The good news is that Lego is finally doing the sensible thing, and taking on Skylanders and Disney Infinity at their own game by making a large-scale, expandable video game that blends real and digital toys.
The bad news? The price.
According to this preview by Wired, Lego is turning to the controversial in-app purchase model for its new title and (as usual) it will be parents and 'enthusiast' adult players footing the bill.
The game itself is essentially a massive open virtual world. Players take the role of a Minifig and run around interacting with other players and solving tasks together. For this you'll pay a subscription - £5.99 for a month, £29.99 for 6 months and £44.99 for a year.
But you'll also need to start (or rather end up obsessed with) collecting new Minifigs to play as and with. For this you need 'Diamonds', an in-game currency which you accrue slowly as you play, or can pay extra to obtain immediately.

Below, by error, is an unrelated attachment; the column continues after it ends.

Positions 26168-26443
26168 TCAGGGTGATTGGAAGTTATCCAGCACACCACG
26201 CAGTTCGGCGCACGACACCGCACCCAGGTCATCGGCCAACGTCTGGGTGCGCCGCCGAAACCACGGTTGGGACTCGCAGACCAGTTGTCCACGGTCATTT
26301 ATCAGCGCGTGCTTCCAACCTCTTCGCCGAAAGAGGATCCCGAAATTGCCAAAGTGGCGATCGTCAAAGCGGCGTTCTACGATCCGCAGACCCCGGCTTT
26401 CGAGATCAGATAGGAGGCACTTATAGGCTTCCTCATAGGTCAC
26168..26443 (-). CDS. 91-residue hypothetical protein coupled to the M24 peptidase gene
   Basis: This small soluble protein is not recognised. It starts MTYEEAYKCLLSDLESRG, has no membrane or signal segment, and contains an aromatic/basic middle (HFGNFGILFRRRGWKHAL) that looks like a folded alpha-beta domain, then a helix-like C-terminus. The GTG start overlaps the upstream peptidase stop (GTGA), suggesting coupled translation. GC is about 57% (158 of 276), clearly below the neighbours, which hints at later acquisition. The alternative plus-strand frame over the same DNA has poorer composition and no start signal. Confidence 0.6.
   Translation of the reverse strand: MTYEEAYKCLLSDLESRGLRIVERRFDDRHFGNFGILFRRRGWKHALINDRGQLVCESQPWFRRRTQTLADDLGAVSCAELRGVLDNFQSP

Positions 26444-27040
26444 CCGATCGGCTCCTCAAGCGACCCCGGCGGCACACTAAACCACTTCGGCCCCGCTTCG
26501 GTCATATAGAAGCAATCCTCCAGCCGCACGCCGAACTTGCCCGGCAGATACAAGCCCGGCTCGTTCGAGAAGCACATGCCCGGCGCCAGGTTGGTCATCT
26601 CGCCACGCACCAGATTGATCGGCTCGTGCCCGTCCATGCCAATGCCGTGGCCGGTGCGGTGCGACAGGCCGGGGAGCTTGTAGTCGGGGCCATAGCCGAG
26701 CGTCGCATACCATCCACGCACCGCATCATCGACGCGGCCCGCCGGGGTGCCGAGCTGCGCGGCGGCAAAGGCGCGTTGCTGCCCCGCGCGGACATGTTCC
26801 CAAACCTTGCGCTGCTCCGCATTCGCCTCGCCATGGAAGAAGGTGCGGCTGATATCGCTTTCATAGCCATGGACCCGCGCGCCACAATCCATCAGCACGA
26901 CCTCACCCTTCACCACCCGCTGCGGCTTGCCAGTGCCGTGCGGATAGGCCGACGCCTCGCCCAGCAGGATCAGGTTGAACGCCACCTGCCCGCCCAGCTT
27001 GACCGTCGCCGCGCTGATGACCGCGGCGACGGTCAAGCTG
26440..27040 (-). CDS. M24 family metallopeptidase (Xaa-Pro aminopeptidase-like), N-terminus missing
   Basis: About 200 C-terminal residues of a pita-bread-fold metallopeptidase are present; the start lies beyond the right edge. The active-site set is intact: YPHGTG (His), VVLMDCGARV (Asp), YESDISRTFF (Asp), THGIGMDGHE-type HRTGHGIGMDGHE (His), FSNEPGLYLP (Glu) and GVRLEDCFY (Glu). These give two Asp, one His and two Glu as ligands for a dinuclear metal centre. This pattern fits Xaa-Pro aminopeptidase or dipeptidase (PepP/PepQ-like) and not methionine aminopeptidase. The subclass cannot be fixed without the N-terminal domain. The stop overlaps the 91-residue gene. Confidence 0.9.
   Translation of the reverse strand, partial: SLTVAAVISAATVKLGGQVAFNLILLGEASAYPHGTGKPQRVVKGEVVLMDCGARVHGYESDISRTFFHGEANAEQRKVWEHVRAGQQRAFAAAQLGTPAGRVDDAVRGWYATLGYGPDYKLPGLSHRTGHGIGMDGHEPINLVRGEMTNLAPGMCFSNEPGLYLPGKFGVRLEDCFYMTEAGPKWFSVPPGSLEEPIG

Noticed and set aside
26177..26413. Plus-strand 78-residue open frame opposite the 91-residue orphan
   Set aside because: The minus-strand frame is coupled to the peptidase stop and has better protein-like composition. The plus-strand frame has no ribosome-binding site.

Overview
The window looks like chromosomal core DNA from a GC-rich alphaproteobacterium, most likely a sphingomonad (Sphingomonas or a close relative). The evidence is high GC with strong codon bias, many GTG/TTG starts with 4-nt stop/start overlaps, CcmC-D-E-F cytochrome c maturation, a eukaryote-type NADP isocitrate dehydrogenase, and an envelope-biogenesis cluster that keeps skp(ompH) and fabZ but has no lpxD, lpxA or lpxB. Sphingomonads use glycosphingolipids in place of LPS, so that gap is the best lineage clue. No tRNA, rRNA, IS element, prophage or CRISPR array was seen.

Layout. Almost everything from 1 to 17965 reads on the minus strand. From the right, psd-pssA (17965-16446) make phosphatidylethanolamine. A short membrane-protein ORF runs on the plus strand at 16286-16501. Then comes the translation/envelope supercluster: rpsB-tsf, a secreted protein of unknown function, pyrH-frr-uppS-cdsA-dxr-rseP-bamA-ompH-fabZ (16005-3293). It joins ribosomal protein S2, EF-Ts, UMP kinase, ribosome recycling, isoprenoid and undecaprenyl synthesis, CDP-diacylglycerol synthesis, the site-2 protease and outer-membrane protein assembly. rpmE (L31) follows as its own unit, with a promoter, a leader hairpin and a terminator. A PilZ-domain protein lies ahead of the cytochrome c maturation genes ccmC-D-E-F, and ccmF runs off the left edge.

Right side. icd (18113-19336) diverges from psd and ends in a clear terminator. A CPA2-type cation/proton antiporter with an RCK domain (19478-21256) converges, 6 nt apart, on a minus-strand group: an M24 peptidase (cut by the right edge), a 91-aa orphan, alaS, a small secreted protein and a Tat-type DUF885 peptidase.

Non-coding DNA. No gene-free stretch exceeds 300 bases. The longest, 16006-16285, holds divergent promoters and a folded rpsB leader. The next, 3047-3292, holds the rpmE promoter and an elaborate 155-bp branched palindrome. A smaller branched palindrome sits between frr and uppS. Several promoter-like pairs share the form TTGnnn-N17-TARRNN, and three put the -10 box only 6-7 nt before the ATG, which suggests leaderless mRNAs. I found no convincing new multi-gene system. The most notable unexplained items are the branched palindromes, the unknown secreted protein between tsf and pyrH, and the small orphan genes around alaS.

And here's the rub: £3.99 buys you 1250 diamonds. A minifig 'pack' (ripped open in-game just like the physical ones) costs 750 diamonds. So a digital minifig costs £2.40, or more than the current price on Amazon for a Simpsons-series Minifig and only slightly less than the standard £2.49 a new minifig costs.
Lego (and makers of the game Funcom) will counter that players aren't forced to pay the extra for the minifigs - and that you can also buy them for reduced cost in bulk.
But for parents signing up for the game, it's worth being aware that right now you'll end up forking out almost as much for digital Lego toys and real ones.
Luckily there may be a silverlining on the way. Lego wants to add codes to its future minifig toys that will let players unlock the digital character once they've purchased the real one. That sounds like an obvious win, and only fair enough once you've paid for a subscription. But right now it's hard to see how the sums add up for parents.
The game, which is currently in PC-only Beta, will be arriving on tablets later in the year.Suggest a correction